The Pulse

Pakistan to Grant India Most-Favored Nation Status

The most-favored nation status issue will be a breakthrough in India-Pakistan trade relations.

Pakistan to Grant India Most-Favored Nation Status
Credit: Wikimedia Commons

A report based on sources well-connected in the Nawaz Sharif government in Pakistan’s DAWN suggests that Pakistan is likely to make an announcement granting India most-favored nation (MFN) status on Friday this week. The announcement will be conditional on trade concessions from New Delhi. The issue of Pakistan granting India MFN status has long been a focus of trade talks between India and Pakistan and, if achieved, could serve to ease political tensions as trade relations improve between the two neighbors.

According to DAWN, MFN status for India “is expected to be announced after a special cabinet briefing to be headed by Prime Minister Nawaz Sharif.” Furthermore, “the cabinet decision, according to the source, will be conditional that Pakistan will allow import of all commodities from India via Wagah border and will abolish the negative list of 1,209 items in one go.” Pakistan’s Commerce Minister Khurram Dastagir Khan, in his talks with his Indian counterpart Anand Sharma earlier this year, sought reduced tariffs on 250 to 300 items before the MFN issue would be reconsidered. According to India’s Business Standard, the very term “most-favored nation” – a standard term in international trade and economic relations – was politically unfeasible for Pakistan. Accordingly, Khan noted that Pakistan is “now officially calling it Non-Discriminatory Market Access, or NDMA.”

After a tense year full of border skirmishes in 2013, trade talks picked up swiftly in 2014. Khan traveled to New Delhi in January and then described the MFN issue as a “red herring” which “distracts [India and Pakistan] from what is the real issue which is non discriminatory access and as [sic] well as a level playing field for both countries.” Nawaz Sharif’s government has made better relations with India a priority but refused to concede MFN status without concessions from New Delhi on tariffs. Khan’s trip to New Delhi resulted in a general liberalization of trade across the land border between India and Pakistan, which traditionally saw almost no trade activity. Under the liberalization, trucks and containers are to be allowed free passage, and the two countries liberalized the cross-border visa regime slightly to allow merchants easier passage. Following those advances, trade relations hit a hiccup when a truck incoming from Pakistan was found by Indian authorities to be carrying over 100 kg of heroin. In response to India seizing the heroin and arresting the driver, Pakistan ceased all cross-border trade temporarily.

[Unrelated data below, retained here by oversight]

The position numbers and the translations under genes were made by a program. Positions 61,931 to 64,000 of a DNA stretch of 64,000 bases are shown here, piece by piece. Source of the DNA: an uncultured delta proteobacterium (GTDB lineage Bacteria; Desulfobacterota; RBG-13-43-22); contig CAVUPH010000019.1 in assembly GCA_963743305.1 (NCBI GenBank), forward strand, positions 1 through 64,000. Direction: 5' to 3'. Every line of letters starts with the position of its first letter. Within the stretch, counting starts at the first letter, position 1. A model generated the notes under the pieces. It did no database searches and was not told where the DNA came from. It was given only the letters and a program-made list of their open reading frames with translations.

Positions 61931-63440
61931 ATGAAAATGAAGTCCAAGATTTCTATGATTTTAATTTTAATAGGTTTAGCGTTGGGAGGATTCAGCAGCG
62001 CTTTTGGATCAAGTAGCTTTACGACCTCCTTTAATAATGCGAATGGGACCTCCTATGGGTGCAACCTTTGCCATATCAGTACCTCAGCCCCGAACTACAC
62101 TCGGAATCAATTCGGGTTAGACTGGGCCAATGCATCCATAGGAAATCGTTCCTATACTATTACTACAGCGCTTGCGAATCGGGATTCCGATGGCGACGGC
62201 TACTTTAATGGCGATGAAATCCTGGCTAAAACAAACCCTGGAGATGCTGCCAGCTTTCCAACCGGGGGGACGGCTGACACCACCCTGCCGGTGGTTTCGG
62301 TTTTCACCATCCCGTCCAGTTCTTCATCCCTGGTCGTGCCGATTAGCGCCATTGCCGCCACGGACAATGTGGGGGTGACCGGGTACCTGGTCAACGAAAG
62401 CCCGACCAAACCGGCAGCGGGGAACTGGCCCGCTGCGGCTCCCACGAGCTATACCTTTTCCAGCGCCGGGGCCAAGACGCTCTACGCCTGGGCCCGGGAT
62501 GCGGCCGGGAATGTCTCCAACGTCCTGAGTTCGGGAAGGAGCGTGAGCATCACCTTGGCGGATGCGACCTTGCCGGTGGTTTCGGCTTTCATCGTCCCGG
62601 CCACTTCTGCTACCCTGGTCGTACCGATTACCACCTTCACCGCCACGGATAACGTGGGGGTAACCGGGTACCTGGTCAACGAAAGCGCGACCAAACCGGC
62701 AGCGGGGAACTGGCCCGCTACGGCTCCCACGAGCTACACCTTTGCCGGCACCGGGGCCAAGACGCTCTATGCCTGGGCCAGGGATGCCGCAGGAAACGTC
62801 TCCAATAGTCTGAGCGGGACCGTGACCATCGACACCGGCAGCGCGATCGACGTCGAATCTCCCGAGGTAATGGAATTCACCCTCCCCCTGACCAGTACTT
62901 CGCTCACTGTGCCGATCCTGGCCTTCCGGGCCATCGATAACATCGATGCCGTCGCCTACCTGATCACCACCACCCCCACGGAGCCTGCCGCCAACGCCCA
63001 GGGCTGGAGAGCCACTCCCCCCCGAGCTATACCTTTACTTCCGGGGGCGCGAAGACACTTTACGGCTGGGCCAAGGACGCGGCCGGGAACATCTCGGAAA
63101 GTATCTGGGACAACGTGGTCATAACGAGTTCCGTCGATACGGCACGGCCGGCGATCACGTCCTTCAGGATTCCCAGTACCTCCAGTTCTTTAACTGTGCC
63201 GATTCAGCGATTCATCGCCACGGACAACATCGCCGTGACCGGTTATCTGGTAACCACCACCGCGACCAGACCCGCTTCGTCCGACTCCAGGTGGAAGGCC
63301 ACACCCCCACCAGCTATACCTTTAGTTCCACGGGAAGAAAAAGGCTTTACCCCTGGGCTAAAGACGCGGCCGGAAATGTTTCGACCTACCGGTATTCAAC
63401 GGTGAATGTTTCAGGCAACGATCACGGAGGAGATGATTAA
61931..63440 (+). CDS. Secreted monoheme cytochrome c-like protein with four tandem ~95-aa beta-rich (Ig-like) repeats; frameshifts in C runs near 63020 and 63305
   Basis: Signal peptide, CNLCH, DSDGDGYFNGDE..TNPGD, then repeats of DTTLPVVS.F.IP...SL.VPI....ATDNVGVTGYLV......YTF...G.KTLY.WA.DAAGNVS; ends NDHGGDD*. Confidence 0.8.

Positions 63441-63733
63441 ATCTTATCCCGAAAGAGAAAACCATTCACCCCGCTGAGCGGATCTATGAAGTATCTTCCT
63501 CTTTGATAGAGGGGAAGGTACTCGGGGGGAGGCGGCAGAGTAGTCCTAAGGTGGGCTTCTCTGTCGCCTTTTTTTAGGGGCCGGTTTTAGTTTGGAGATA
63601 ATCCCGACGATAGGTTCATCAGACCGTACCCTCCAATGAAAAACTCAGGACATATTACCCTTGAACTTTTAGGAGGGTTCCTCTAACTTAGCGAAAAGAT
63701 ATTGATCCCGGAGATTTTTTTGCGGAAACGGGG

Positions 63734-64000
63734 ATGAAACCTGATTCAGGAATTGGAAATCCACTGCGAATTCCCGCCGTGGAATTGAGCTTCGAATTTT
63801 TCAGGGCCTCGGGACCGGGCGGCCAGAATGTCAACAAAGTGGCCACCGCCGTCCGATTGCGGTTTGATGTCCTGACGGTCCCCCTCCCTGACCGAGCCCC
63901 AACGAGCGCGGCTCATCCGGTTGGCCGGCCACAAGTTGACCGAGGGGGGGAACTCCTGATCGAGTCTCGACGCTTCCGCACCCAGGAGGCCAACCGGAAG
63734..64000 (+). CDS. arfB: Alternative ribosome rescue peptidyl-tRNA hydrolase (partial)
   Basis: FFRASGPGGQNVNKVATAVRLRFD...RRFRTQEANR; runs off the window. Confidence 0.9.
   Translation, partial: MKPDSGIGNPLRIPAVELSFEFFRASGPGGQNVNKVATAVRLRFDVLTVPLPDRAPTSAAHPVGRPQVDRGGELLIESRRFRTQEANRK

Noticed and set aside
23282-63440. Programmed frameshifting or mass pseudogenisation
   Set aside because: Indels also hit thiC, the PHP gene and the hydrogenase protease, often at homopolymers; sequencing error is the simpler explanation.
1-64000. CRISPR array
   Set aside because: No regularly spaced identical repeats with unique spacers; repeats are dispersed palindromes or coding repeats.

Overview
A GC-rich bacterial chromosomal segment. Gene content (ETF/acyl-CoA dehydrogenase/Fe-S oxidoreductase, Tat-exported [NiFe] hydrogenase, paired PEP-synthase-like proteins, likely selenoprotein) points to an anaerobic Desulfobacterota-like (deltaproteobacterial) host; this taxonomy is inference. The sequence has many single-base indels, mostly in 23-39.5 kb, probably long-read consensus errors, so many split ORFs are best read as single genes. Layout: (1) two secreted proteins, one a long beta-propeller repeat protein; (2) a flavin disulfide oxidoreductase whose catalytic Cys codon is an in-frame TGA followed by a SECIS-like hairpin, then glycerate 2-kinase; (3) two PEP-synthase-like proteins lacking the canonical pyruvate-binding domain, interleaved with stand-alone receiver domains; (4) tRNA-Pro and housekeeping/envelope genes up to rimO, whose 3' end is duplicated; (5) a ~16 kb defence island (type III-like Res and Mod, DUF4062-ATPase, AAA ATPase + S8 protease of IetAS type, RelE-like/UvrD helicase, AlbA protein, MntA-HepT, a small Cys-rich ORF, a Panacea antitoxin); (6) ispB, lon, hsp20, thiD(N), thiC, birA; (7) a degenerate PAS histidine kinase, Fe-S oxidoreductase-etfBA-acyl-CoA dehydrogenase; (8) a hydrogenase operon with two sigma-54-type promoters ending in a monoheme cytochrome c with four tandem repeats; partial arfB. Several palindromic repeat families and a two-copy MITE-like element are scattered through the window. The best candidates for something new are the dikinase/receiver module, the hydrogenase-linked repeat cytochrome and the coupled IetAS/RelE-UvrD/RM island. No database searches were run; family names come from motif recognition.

India and Pakistan will in all likelihood miss their goal– agreed to in 2012 – of having bilateral trade top $6 billion this year. According to a source in DAWN, one of the concessions India will make to Pakistan will be a temporary short-term cut in duties to 7.5 percent for a period of six months following the MFN announcement – the duties will eventually be lowered to 5 percent in one year. It is likely that this will spur a temporary uptick in cross-border trade between India and Pakistan.